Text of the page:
Beyond the Mask, by Albert W. Vogt III

If there are any Christian filmmakers out there who read this blog and are thinking of making a historically based film, please contact me. While recently scouring the various streaming services to which I subscribe, I came across a little film called Beyond the Mask (2015). I suppose because of all the history related material I watch, Amazon Prime suggested this film to me. When I landed on it, I gave the synopsis a cursory once over and dove in. Yikes.

Beyond the Mask is a strange mash-up of history and Christian themes. Not that those two things cannot go together. Indeed, they do well. But not in this film. In the opening scene we meet the film’s “hero,” William Reynolds (Andrew Cheney), who is an agent of the East India Company. He is on a mission for the head of the very real early corporation, Charles Kemp (John Rhys-Davies), who is seeking to cover his shady dealings in order to influence the English parliament in his favor. Reynolds is to slip in some papers to make everything look above board, while making off with the real ones. Upon returning from a successful trip, Kemp decides to swindle Reynolds out of his earnings and attempts to kill his former servant . . . because Kemp is bad, and greedy, and just mean. Reynolds barely manages to escape with his life, and takes up the identity of a preacher who happens by and helps save his life (at the cost of his own). Stumbling into a nearby village, he decides to take up the preacher’s guise for a time despite knowing nothing of God or how to deliver a proper sermon. In this ruse he meets and falls in love with Charlotte Holloway (Kara Killmer). They genuinely like each other, but there is something about him that she cannot place. Her misgivings are given a name when Reynolds’ past catches up to him in the form of a visit by Charlotte’s uncle, (tell me if you guessed it) Kemp. Charlotte ends up traveling to Philadelphia with her uncle, and Reynolds eventually follows, desiring to make himself worthy of her. Because this movie is what it is, the first place where Reynolds ends up is in the printshop of Benjamin Franklin (Alan Madlane). From there, Reynolds begins to become involved in the Patriot cause, but behind the mask of the Highwayman, a sort of vigilante who is also there to attempt to foil the plans of the East India Company. Eventually Reynolds comes clean to Charlotte, but not before they uncover a plan by Kemp to, get this, blow up Philadelphia using electricity sent through cables to detonate explosives remotely. This is all, of course, to happen on July 4, 1776. But Reynolds is able to rescue Charlotte and stop Kemp from carrying out his act of terrorism.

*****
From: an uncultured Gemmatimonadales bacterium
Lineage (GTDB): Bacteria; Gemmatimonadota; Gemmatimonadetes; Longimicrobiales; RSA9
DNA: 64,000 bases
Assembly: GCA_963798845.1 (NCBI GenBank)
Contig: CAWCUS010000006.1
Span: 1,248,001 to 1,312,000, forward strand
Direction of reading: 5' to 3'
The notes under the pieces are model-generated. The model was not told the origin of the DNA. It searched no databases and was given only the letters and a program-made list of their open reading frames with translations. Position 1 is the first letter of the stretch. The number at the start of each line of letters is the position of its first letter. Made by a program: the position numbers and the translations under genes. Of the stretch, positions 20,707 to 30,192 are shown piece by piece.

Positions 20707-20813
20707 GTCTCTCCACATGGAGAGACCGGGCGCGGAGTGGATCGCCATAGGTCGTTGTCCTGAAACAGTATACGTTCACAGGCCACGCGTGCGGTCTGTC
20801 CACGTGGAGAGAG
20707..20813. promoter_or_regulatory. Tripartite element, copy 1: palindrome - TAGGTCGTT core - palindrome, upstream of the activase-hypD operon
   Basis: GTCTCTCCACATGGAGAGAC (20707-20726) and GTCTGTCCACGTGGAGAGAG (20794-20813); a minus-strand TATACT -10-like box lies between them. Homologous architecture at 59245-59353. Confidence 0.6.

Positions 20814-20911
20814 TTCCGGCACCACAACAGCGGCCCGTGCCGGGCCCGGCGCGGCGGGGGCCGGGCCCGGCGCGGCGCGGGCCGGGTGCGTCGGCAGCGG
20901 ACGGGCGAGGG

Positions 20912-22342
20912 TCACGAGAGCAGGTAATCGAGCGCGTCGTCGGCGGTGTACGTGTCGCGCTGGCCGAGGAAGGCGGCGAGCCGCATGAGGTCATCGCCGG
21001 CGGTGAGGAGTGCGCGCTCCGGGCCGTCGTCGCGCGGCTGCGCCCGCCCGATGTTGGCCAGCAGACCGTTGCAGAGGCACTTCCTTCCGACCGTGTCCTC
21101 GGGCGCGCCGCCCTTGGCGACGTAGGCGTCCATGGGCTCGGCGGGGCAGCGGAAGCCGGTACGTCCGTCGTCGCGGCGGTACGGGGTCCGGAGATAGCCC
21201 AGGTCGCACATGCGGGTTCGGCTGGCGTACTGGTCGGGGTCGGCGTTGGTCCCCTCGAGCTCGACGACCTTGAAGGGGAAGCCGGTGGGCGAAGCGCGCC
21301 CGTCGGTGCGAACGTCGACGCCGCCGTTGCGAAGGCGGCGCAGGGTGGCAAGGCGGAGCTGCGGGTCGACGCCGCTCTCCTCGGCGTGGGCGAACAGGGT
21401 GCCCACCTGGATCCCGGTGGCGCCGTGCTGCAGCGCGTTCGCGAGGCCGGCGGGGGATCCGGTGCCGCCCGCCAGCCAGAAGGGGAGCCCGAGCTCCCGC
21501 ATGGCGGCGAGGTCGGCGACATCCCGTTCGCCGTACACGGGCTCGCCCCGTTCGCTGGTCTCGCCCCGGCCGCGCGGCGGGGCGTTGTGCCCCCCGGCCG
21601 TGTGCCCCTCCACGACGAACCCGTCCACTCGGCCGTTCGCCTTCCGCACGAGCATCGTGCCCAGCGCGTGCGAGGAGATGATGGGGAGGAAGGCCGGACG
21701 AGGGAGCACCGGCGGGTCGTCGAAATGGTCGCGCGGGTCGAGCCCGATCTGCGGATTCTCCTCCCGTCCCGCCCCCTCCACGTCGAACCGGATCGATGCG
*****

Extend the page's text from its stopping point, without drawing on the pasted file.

In the world of Beyond the Mask, electricity is being sent through cables a good seventy years before the invention of telegraphs, and a little over a century before electricity is sent anywhere. We all know of Franklin’s experiments with lightning, and people certainly knew about electricity in the eighteenth century, even how to generate it. But not at this level. If I felt like laughing these days, I would have been rolling around on the ground in hysterics. As the credits were about to roll, there was this strange series of historical facts that I am guessing were put there to lend the movie a little more credence. One of these was about a windmill that was demolished near Philadelphia in the 1840s that had a sunken ship at its base under the water. This is the setting for where Kemp attempts to use electric currents to destroy the City of Brotherly Love. But I promise you when they uncovered this place in the 1840s, they did not find a bunch of “electric equipment” from the eighteenth century there, or an elevator. Yes, there is a powered elevator in this movie. There are a few other historical tidbits that were, to put it plainly, ridiculous. But mainly it was this film’s use of electricity that left me scratching my head.

However, Beyond the Mask was not all ridiculous. Reynolds has a definable character arc, and the mechanism that triggers the change in him is Christianity. When he shows up to take the place of the fallen preacher, he did not know God. In many respects, this is what Charlotte reacts to when at first she is hesitant to accept Reynolds’ marriage proposal. She could tell that there was something false about him. This hesitancy on her part is revealed when they meet again in Philadelphia and she tells him how important is her relationship with God. Initially, he does not know what to say as he feels far from God because of his past sins. It is after being captured, though, that he learns of the redemption Jesus bought for all of us on the Cross that Reynolds comes to understand God’s love. It is through this prism that he is able to truly be the kind of person worthy of Charlotte. Oh, and well done in not wanting to take revenge on Kemp.

I do not know what to make of Beyond the Mask, whether to recommend it or to tell it off. I want to like it more because of the Christian themes, but the other elements are just awful. There is nothing overly violent, and there are no sex scenes. Reynolds and Charlotte barely kiss. Nonetheless, plot convenience equals movie suck, and that is the most glaring problem. I applaud the filmmakers for what they were trying to accomplish. Nonetheless, a little more forethought could have made for a more interesting movie experience, for this reviewer anyway.

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